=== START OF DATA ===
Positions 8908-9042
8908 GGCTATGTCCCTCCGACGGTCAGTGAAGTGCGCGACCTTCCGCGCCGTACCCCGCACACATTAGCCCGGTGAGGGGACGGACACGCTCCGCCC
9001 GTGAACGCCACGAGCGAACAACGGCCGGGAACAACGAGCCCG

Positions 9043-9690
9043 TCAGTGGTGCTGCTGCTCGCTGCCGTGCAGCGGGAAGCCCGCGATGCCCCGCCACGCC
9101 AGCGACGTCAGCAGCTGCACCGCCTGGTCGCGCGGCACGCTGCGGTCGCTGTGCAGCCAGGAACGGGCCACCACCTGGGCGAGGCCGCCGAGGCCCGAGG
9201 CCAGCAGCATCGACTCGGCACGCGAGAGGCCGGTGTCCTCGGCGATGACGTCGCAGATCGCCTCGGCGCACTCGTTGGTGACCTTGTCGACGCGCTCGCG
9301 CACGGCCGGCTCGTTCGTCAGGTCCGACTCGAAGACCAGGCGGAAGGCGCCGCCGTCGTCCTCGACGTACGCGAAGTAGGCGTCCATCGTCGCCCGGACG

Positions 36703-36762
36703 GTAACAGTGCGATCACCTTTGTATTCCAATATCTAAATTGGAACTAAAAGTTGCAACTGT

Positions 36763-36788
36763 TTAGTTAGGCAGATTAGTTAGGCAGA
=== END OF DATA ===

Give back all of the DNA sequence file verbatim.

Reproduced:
Positions 8908-9042
8908 GGCTATGTCCCTCCGACGGTCAGTGAAGTGCGCGACCTTCCGCGCCGTACCCCGCACACATTAGCCCGGTGAGGGGACGGACACGCTCCGCCC
9001 GTGAACGCCACGAGCGAACAACGGCCGGGAACAACGAGCCCG

Positions 9043-9690
9043 TCAGTGGTGCTGCTGCTCGCTGCCGTGCAGCGGGAAGCCCGCGATGCCCCGCCACGCC
9101 AGCGACGTCAGCAGCTGCACCGCCTGGTCGCGCGGCACGCTGCGGTCGCTGTGCAGCCAGGAACGGGCCACCACCTGGGCGAGGCCGCCGAGGCCCGAGG
9201 CCAGCAGCATCGACTCGGCACGCGAGAGGCCGGTGTCCTCGGCGATGACGTCGCAGATCGCCTCGGCGCACTCGTTGGTGACCTTGTCGACGCGCTCGCG
9301 CACGGCCGGCTCGTTCGTCAGGTCCGACTCGAAGACCAGGCGGAAGGCGCCGCCGTCGTCCTCGACGTACGCGAAGTAGGCGTCCATCGTCGCCCGGACG

Positions 36703-36762
36703 GTAACAGTGCGATCACCTTTGTATTCCAATATCTAAATTGGAACTAAAAGTTGCAACTGT

Positions 36763-36788
36763 TTAGTTAGGCAGATTAGTTAGGCAGA